Accused killer in Buffalo mass shooting expected to plead guilty in racist attack


The 19-year-old man accused of a white supremacist attack that killed 10 people inside a Buffalo supermarket in May is expected to plead guilty in State Supreme Court Monday morning.

Payton Gendron is slated to appear before Judge Susan Eagan at 9:30 a.m. for the plea, according to Lucian Chalfen, a spokesperson for New York’s state court system. An earlier court date was adjourned due to historic snowfall last week.

The mass shooting at the Tops Friendly Market — one of the few supermarkets in the predominantly Black neighborhood — sent shock waves across the nation, after investigators revealed Gendron traveled several hours from his home to deliberately target the busy Buffalo store. He wore tactical gear while opening fire with a legally purchased AR-15, and livestreamed the attack on Twitch.

Attorney John Elmore, who is representing the families of several victims, previously told WBFO he expected Gendron to plead guilty to all 25 felony counts on the indictment and waive his right to appeal. In June, Gendron was indicted on more than two dozen felony counts including murder, attempted murder and a count of domestic terrorism motivated by hate.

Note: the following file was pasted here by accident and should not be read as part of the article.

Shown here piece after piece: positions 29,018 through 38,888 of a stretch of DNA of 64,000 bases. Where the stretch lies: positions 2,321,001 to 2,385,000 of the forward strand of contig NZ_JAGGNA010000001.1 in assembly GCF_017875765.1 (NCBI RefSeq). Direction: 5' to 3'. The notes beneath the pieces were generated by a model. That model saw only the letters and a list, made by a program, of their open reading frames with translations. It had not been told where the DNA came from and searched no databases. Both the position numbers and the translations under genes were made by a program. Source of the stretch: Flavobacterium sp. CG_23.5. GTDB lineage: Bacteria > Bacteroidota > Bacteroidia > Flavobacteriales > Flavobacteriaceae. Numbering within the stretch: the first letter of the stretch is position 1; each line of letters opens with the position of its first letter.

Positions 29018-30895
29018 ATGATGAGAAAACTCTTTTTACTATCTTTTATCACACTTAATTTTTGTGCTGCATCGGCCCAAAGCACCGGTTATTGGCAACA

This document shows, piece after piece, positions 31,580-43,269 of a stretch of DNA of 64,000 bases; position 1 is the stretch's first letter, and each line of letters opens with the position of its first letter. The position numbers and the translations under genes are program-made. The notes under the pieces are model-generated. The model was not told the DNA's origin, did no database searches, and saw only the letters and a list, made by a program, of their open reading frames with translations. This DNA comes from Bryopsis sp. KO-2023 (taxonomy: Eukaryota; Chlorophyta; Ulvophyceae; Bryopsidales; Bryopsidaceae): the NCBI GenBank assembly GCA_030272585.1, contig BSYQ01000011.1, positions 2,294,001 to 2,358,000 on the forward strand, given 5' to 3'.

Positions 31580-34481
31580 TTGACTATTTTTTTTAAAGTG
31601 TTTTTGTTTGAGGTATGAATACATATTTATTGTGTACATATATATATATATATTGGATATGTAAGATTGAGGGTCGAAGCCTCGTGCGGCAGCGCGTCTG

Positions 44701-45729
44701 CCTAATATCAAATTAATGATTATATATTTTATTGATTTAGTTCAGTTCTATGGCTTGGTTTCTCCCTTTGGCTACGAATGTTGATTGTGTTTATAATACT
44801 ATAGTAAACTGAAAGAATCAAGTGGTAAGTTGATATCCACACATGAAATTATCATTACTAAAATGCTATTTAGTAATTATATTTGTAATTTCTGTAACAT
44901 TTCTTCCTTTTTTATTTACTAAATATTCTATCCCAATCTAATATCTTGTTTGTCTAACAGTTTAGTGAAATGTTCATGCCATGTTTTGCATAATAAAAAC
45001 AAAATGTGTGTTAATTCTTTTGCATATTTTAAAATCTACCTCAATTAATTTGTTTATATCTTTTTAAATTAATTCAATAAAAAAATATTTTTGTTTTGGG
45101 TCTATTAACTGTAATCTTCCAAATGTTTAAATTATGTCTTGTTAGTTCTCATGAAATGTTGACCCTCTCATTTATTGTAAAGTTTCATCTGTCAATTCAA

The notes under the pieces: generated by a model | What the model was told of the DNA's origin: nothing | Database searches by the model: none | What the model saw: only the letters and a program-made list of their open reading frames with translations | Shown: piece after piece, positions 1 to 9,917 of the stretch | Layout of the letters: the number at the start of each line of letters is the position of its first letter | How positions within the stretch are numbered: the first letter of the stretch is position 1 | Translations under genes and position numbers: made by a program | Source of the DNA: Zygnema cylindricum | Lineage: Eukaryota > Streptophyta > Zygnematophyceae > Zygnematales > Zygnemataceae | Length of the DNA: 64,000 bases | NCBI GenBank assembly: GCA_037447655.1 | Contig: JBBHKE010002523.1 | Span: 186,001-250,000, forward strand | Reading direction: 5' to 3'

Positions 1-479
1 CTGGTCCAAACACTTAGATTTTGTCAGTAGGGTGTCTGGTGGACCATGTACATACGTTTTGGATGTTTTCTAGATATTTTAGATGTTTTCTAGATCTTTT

Gendron has been detained in the custody of the Erie County Sheriff’s office since the May 14 attack.

An online manifesto that was later connected to Gendron spewed racist, anti-semitic and anti-immigrant views; discussed white supremacist replacement theory; and described the selection of Tops market zip code with a majority of Black residents.

In addition to the state charges, Gendron faces 27 federal counts including hate crimes charges, which carry a maximum penalty of life in prison or the death penalty, according to federal prosecutors.

Among the victims of the attack were a civil rights and education advocate, the mother of the city’s retired fire commissioner, the store’s security guard who tried to fend off the attacker, a neighborhood jitney driver, a grandmother and a school bus aide, the Buffalo News reported. Three other people were shot but survived the attack.

Gendron and his attorneys decided not to pursue a psychiatric defense last month.

Gendron’s lawyer couldn’t be reached for comment immediately.


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